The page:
Or perhaps more practical, some ethnic groups may be more vulnerable to a particular disease because of genetic differences. It has been observed that black people are more likely to have heart attacks than white people, while white people are more likely to get cancer. I don't think the underlying causes for this are known, it's simply a statistical observation. It seems at least plausible that one ethnic group may have a natural immunity to a disease that another would not just by the luck of the draw of what genes got passed to them over the millennia.

My first thought on seeing your question was that it should be at least theoretically possible to target an ethnic group, but it would be almost impossible to target a religious or political group as these things are not biological.

But thinking further, it might actually be easier to target a religious, political, or social group. It seems likely that such a group has some set of behaviors they practice that are different from non-members. If so, then perhaps you can find or create a disease that is transmitted in ways that only affect people with such a practice.

To take an obvious example, Christianity teaches that sex should be limited to monogamous marriage. So practicing Christians should be largely immune to sexually transmitted diseases, no matter how much they spread among those around them. Or, Muslims and Jews do not eat pork. So a disease that is transmitted through infected pork would not affect them. Etc. Of course this only works to the extent that the people actually faithfully practice the teachings of their religion. If you tried to wipe out the Christian population while sparing Muslims by deliberately infecting pigs, any Muslim who sneaks a pork chop when no one is looking could become a victim too.

Indeed, there are lots of conspiracy theories that go around about how the government or some other sinister organization deliberately created a disease or contaminated some product to wipe out a group they dislike. AIDS was invented to kill homosexuals; the CIA contaminated crack cocaine to kill black people; right-wingers poisoned Starbucks lattes to kill white liberals; etc. (Ok, I made that last one up.) I'm not saying I put any stock in these sort of theories, but the fact that they are even remotely plausible shows that some groups are more likely to do X than others. If someone suggested that a conspiracy group was deliberately poisoning beer to kill French people, we'd say, "huh?" But say they're deliberately poisoning beer to kill Germans, and at least it makes sense.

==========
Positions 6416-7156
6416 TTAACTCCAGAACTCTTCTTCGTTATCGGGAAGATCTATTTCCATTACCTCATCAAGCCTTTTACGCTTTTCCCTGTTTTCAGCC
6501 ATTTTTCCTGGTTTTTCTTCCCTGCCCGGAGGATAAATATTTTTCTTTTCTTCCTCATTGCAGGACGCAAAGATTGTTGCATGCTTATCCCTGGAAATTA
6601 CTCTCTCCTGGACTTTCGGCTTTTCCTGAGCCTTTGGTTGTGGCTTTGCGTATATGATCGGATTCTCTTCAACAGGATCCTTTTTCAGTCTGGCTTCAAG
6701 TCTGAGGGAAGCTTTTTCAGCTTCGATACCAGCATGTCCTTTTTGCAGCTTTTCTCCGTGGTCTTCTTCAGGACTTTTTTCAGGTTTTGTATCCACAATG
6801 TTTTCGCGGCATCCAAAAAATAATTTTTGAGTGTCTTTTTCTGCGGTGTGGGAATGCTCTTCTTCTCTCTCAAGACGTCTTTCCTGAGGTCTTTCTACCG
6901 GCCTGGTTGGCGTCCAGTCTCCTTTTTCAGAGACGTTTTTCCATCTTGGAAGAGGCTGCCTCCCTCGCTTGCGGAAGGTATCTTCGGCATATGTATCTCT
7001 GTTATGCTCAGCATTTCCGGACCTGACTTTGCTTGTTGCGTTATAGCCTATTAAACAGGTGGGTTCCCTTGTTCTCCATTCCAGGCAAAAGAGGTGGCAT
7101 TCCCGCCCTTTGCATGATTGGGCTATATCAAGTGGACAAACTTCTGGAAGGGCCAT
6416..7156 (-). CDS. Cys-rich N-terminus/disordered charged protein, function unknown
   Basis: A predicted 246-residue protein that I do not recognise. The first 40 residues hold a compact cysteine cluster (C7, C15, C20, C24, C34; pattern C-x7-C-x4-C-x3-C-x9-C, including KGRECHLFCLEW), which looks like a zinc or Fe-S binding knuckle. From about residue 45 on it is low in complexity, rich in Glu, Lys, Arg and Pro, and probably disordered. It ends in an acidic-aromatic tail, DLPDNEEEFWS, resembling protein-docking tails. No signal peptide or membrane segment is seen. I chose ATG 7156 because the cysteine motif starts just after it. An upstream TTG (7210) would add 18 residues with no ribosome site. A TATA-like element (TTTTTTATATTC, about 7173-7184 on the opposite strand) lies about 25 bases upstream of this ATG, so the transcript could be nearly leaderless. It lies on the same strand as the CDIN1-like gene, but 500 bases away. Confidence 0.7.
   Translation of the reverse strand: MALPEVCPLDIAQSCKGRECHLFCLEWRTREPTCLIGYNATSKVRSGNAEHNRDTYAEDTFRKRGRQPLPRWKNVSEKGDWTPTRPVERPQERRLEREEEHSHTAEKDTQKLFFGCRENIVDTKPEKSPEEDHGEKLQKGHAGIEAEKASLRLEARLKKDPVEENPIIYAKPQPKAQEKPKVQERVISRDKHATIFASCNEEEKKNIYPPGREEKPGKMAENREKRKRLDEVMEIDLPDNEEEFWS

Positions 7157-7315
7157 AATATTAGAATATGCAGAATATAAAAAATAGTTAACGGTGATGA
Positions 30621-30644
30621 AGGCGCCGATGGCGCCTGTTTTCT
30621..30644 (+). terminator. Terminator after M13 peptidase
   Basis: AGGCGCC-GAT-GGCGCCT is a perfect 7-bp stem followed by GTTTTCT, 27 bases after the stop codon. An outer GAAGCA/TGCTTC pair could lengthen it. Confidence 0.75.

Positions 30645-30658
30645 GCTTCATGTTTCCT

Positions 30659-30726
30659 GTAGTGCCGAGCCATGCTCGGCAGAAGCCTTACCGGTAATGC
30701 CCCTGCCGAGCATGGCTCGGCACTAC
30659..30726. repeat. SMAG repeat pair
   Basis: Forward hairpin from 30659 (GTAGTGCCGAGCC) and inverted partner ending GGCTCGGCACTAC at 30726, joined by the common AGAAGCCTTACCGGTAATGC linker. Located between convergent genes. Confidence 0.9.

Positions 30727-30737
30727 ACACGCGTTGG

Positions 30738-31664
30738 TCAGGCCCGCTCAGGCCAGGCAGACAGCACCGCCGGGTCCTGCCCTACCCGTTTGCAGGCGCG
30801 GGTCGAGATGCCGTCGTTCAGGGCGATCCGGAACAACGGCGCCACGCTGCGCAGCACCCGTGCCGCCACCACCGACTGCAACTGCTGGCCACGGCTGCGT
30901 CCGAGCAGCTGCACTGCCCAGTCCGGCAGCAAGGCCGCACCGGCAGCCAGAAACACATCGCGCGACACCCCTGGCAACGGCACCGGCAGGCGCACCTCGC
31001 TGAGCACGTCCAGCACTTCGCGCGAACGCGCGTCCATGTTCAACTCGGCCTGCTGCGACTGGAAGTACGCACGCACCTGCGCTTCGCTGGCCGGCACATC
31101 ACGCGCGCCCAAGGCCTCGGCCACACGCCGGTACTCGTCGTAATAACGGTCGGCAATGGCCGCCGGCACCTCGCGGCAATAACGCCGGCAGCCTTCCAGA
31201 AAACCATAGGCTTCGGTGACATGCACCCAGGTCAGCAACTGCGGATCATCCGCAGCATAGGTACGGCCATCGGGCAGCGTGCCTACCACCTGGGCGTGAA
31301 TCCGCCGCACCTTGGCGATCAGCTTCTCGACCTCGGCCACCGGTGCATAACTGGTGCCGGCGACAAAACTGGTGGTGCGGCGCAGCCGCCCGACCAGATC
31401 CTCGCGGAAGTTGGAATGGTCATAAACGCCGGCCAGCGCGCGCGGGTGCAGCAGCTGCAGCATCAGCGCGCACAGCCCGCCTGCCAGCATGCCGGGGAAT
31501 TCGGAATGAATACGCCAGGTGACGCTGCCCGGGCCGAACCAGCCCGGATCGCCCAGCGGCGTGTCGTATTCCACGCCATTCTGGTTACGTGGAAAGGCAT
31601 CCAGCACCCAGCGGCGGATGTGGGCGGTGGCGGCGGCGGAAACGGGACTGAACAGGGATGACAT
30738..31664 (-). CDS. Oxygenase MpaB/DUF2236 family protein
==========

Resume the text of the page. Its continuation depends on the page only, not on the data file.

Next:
I hope you're working on a fiction story and not a plot to wipe out some group you dislike.

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Since we're talking about fiction (we are talking about fiction here, right?), we, as the creators of the fiction, can make decisions about what is possible, and what has been achieved. "A key scientist has discovered a specific type of virus that..."

Actually achieving that will be far more difficult. Your chances might be only 3 in 10,000 of having something work. But, for the sake of interesting fiction, you could say that you've achieved that 3 in 10,000.

Let's look at this in detail:

virus only active with certain conditions,

Yes, although some conditions will be more feasible/believable than other conditions. Conditions revolving around the biology of the virus, and for the virus's interactions with it's environment (possibly involving the biology of the human) may be effective.

You may also want the virus to be able to infect everybody, but to have benign effects for a certain group of people.

certain temperatures if you want to kill people in Africa but not in Greenland,

temperatures: yes.
People in specific geographical coordinates (certain number ranges in the longitude and latitude scales), based on current political boundaries: no.
People who are experiencing certain environmental conditions that tend to be unique to certain geographical coordinate, like dry environments (yes), or environments with less healthy green grass (more challenging).

a virus that infects everyone but only kills when certain chemicals are present, etc) ?

In inactive virus that is then triggered: yes. This may be harder to implement, but could be feasible.

design this virus in a way that it won't mutate with time and extinct humanity?

The virus could kill itself off in 80 years or 160 years. More challenging, but could be believable.

Won't mutate: Don't count on this. Mutations are challenging to handle, and there are billions of people so there are lots of changes of mutations. Completing preventing mutation would be an aspect that is unlikely to be easy for a designing scientist to control.

Main targets would be Arab populations